When animal lovers Fiona and Dave Sawney, newly arrived in Montenegro from England, heard a pitiful mewing coming from a dumpster, they didn’t turn a blind eye or walk away. Instead, they reached into the dumpster and rescued from a plastic bag two tiny kittens that had been callously discarded by their owners.
The kittens survived their terrible ordeal and still live with Fiona and Dave in Tivat, Montenegro, but in the 12 years since their rescue, Fiona has become deeply involved in animal welfare in the small Balkan nation. Three years ago she established a non-governmental organisation (NGO) called Friends of Dogs Montenegro. The NGO has formalized the animal welfare work she has been doing ever since her arrival in Montenegro and provided her with a vehicle through which she can raise funds and work constructively with other animal welfare organizations to improve the plight of dogs.
Recently, Friends of Dogs Montenegro and other NGOs have taken a number of small but important steps towards resolving the unrelenting problem of street dogs and stray animals, says Fiona:
“We are lobbying for a comprehensive trap, neuter and release program so that we can stop the source of the dogs,” she explains. “We are working more closely with the Ministry of Agriculture which is reviewing the National Animal Welfare Strategy for Montenegro. We hope to be able to positively influence the strategy.”
Although Fiona is a full-time student working towards a Masters degree in global health policy, she spends every spare moment helping animals. She and Dave currently provide a loving home for seven rescue dogs, their two cats and whatever animals are in need of emergency care.
“Montenegro is not a rich country,” she says, “there are 23 municipalities but there are only eight dog shelters. Every municipality is supposed to have a strategy to take dogs off the street if they’re causing a problem, or help when people find sick animals, but most municipalities don’t have a shelter and they don’t have any funds to build shelters.”
Network for Animals has provided funds to help two dog shelters in Montenegro: in Kotor NFA purchased fencing that has enabled shelter workers to separate the dogs into small groups, thereby solving the pernicious problem of dog fights, and at Nikšić NFA has provided a water tank, a number dog kennels and will soon equip a veterinary clinic at the shelter.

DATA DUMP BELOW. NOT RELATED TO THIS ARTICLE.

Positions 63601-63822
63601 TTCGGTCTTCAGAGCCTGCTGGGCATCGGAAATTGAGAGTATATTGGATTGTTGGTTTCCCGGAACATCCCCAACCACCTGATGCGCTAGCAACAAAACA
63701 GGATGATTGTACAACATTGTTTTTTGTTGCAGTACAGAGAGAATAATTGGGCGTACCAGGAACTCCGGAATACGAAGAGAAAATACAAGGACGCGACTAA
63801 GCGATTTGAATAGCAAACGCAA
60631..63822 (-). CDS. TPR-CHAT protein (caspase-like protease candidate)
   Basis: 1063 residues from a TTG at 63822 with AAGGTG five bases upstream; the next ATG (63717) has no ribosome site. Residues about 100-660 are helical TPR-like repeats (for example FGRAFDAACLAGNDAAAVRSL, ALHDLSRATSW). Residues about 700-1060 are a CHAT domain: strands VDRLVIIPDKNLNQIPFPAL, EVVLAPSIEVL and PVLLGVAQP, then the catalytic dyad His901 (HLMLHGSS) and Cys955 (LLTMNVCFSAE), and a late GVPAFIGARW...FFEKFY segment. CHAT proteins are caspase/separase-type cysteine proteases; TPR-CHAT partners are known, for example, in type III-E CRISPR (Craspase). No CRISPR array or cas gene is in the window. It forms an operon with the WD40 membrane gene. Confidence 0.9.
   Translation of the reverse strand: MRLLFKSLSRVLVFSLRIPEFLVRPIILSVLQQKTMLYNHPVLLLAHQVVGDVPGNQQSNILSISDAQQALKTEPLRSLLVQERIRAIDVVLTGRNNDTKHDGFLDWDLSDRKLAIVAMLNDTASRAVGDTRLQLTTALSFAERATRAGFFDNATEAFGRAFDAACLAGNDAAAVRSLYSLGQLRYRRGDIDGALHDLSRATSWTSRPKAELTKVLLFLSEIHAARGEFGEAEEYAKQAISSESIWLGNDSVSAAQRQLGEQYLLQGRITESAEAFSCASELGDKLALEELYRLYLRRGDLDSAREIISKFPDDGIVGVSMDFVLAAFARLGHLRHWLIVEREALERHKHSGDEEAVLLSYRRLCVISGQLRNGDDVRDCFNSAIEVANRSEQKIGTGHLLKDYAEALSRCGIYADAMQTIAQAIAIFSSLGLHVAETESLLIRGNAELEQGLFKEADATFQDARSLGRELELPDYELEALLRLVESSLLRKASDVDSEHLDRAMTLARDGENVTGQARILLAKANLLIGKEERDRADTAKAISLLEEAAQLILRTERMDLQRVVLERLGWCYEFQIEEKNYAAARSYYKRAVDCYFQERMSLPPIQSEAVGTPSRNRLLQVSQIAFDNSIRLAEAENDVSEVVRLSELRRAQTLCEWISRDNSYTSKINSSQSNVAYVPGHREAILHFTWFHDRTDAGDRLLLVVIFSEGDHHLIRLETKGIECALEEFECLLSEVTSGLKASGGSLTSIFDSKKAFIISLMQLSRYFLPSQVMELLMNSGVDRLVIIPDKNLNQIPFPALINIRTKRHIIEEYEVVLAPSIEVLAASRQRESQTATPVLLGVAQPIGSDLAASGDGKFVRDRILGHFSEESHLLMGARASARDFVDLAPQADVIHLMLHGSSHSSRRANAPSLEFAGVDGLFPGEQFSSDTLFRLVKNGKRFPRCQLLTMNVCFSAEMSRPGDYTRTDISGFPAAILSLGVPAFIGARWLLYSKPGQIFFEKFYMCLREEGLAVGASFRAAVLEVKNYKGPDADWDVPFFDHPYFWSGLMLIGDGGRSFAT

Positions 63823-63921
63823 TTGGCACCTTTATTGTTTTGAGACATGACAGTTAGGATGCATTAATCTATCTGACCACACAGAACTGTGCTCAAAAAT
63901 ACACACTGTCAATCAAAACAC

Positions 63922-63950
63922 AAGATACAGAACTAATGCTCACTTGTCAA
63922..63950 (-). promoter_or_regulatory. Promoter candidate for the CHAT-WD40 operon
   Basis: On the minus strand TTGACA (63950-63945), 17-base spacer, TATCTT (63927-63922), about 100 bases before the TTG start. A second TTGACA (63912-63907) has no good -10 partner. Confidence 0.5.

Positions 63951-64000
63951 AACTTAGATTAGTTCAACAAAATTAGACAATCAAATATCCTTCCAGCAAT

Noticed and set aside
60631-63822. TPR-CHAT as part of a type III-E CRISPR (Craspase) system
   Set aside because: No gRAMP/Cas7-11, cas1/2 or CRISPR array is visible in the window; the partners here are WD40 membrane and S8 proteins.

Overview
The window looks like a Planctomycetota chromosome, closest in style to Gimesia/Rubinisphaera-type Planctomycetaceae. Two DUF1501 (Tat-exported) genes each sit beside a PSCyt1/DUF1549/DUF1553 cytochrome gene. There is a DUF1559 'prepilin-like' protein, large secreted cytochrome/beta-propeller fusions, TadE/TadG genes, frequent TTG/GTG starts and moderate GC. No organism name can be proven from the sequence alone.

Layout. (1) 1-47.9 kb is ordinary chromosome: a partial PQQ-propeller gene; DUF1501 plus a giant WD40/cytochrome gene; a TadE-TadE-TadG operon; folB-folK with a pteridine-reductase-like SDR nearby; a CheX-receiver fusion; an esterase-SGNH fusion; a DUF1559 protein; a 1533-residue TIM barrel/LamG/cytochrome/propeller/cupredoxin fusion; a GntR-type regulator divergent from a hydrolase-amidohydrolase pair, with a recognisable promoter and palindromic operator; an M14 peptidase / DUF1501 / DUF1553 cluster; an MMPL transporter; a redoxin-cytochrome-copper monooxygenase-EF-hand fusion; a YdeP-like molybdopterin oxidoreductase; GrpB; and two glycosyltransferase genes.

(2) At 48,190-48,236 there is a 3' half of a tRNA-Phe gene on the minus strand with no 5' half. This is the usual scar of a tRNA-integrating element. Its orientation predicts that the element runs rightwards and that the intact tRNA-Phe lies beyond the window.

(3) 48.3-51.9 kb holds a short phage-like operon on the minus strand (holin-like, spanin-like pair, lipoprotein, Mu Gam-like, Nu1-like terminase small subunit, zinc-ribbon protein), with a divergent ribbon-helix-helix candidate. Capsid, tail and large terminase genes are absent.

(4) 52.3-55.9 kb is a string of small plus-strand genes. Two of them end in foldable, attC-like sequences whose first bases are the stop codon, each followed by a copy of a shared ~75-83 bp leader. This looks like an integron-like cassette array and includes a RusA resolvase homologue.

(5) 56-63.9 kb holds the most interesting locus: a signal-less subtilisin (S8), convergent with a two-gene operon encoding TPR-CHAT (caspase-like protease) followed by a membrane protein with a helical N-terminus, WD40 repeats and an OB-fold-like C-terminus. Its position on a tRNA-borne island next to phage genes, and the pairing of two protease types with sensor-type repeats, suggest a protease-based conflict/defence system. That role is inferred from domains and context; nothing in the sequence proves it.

In addition, the organization is supporting Friends of Dogs Montenegro to conduct vital research.
With NFA’s backing, Fiona and a group of local animal welfare activists have visited all 23 municipalities in Montenegro and documented the barriers they face when dealing with street dogs. They have also assessed the shelters against the legal standards, which are generally not well enforced. With good information, Friends of Dogs Montenegro will be able to highlight the problems and difficulties and lobby for the government to address them.
“NFA has also helped other NGOs in Montenegro,” says Fiona. “There are about five or six very active NGOs that pick up dogs from the street, try to put them into foster care, or find homes for them and provide medical treatment. And mostly people just pay from their own pockets, living hand-to-mouth, trying to save dogs in the street. NFA has channelled some funds to help individual dogs or some of the informal foster carers who have vet’s bills to pay for the dogs that are sick. NFA has helped in a variety of ways.”
Fiona believes that it is possible to make a real difference to the lives of animals in Montenegro.
“We really have to step up the lobbying this year, while the strategy is being developed and while the Animal Council is interested. We need to take advantage of the window of opportunity to push through some meaningful change,” she says optimistically.
Fiona is reluctant to take too much credit for what she has achieved in the time she has lived in Montenegro, saying there are other local “unsung heroes” – the people who have been struggling for years with little support or recognition, caring for street dogs only with their own funds and time. She names the local NGOs Niksicko Udruzenje za Zastitu Zivotinja, Prijatelji Životinja Bar, Sapice Bar, and Korina Animals, among a multitude of other local individuals.